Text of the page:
House Passes Cyber Bills
This week, the House passed three different cybersecurity related bills with the goal of protecting U.S. critical infrastructure against hacking by encouraging information sharing, enhancing cyber technologies and improving the Department of Homeland Security’s (DHS) cybersecurity workforce:
o Requires that DHS properly recognizes industry-led entities to facilitate critical infrastructure protection and incident response.
o Amends the SAFETY Act to establish a definition for cyber incidents so private entities can voluntarily submit their cybersecurity procedures to the SAFETY Act Office to gain additional liability protections in the event of a cyber incident.
o Ensures that the National Cybersecurity Incident Response Plan is regularly updated and exercised in coordination with private sector stakeholders
o Directs the DHS secretary acting through the Under Secretary for Science and Technology to submit to Congress:
- A plan for research and development of cybersecurity and physical security technologies
- A report on the utilization of public-private research and development consortiums by DHS for accelerating technology development for critical infrastructure protection
o Requires the Secretary of Homeland Security to develop occupation classifications for cybersecurity employees at DHS and to ensure that such classifications are used throughout DHS and are made available to other federal agencies
o Directs the DHS Secretary to develop readiness assessment information on which cybersecurity positions are performed by DHS employees, independent contractors and other government employees.
o Tasks DHS with developing a process to verify that employees of independent contractors in DHS cybersecurity positions receive necessary information security and role-based security training.
Seeking Member Input on Cloud RFI
The Coalition will submit comments in response to GSA’s Cloud Computing Request for Information (RFI). The RFI is seeking industry feedback on a proposed change to add a Cloud Computing Special Item Number (SIN) to IT Schedule 70. The Coalition is interested in receiving member input to include in our comments. Please submit your feedback on the RFI by August 4 to Aubrey Woolley at (202) 315-1053 or email@example.com.
Counterfeit Reporting Proposed Rule
The FAR Council published a proposed rule on June 10th extending certain reporting requirements for contractors beyond what is already required for counterfeit electronic parts to a broader scope of products and services. The proposed rule, titled “Extending Reporting of Nonconforming Items”, is intended to reduce the risk of counterfeit items entering the supply chain by ensuring that contractors report suspect items to a government database. According to an article by Crowell & Moring, “a contractor would be required to report to the contracting officer within 30 days of becoming aware that any ‘end item, component, subassembly, part or material contained in supplies purchased by the Contractor for delivery to, or for the Government is counterfeit or suspect counterfeit’”. It would also require that the contractor report the incidence to the Government-Industry Data Exchange Program (GIDEP) and monitor this site regularly to avoid delivery of any reported items to the government. For more details on the proposed rule, access Crowell & Moring’s article here. Comments on the rule are due August 11, 2014. Members who would like to provide feedback on the rule to the Coalition, please contact Aubrey Woolley at firstname.lastname@example.org.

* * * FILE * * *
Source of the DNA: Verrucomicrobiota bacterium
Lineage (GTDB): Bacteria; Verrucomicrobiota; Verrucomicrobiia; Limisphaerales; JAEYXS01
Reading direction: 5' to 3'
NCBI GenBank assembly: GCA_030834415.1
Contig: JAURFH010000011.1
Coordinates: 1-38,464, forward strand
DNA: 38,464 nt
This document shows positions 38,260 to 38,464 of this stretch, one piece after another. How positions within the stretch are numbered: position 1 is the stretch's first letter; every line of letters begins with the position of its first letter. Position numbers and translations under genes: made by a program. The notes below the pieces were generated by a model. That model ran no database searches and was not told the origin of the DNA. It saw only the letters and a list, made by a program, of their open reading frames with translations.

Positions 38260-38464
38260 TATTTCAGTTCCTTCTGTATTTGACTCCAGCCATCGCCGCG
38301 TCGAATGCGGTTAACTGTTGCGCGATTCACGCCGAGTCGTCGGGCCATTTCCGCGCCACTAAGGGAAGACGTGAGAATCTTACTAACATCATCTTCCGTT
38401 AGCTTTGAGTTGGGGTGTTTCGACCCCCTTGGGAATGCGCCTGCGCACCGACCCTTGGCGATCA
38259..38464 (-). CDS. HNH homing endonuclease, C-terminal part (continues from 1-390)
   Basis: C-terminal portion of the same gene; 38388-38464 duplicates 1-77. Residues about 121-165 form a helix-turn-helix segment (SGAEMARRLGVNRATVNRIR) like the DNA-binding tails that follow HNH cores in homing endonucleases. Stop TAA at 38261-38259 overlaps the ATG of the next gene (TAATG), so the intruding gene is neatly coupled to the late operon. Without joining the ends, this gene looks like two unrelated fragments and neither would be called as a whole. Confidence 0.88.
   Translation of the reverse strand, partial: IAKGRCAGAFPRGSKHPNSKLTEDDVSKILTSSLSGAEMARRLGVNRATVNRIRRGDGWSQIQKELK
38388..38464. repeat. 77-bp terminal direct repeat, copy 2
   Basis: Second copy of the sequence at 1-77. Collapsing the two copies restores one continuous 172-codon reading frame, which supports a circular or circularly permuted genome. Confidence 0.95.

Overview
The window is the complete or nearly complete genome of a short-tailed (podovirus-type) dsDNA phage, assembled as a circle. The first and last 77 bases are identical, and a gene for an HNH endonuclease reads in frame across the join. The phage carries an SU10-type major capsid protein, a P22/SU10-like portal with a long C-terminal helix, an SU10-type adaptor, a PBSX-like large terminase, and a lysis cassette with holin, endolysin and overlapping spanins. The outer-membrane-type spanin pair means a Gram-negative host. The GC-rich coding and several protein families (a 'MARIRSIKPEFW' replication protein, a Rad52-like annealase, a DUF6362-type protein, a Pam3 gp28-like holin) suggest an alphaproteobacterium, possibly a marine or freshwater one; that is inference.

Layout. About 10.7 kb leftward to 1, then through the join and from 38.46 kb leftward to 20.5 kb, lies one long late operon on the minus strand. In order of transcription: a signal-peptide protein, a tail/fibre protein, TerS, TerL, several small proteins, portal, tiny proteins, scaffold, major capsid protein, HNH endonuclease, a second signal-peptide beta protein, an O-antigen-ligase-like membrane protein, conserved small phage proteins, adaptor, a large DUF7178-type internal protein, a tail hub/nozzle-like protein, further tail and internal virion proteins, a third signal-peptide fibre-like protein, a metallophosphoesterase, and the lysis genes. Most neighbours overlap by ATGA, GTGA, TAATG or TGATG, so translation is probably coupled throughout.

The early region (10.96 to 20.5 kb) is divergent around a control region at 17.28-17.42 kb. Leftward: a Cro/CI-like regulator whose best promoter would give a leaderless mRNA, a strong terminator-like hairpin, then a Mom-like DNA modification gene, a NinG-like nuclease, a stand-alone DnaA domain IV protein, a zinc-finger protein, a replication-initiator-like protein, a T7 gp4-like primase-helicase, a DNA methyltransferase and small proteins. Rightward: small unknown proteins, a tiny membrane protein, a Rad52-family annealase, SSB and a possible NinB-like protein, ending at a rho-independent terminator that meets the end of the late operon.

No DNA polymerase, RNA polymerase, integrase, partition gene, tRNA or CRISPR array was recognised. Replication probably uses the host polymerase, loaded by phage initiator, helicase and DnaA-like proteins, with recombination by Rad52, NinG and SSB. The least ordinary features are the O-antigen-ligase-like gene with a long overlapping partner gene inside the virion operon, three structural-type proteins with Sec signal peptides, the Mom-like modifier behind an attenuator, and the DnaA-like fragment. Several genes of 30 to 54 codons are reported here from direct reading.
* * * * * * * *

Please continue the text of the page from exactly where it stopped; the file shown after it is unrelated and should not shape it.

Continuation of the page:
Two-Part Webinar Series for GSA Schedule Contractors
The Coalition for Government Procurement, in conjunction with Baker Tilly, is pleased to announce an upcoming Two-Part Webinar Series for GSA Schedule Contractors:
The landscape for GSA Schedule contractors has become increasingly difficult. Both products and services contractors are facing new challenges as they negotiate new GSA Schedule contracts or administer their existing GSA Schedule contracts. Pricing, contract terms and conditions, and post-award compliance have all come under the microscope, and contractors must be ready to respond. This two part series will address some of GSA’s and GSA OIG’s recent focal points so that contractors can consider potential impacts to their business and how they can best prepare.
Part 2: Challenges Facing Products Contractors
Thursday, August 14th, at Noon EDT
Presented by Jeff Clayton and Steven Brewer
GSA is facing immense pressure to achieve lower prices for its federal government customers. This has impacted the government’s negotiation tactics and in turn it has impacted, and will continue to impact, products contractors. Prices paid data is being tracked and horizontal pricing comparisons are becoming the norm. Federal Strategic Sourcing Initiatives, an increasingly popular tool for GSA, continue their march across the supply side of the Schedules program. The presentation will discuss all of this and more, including best practices, so that contractors can prepare themselves to respond to these issues.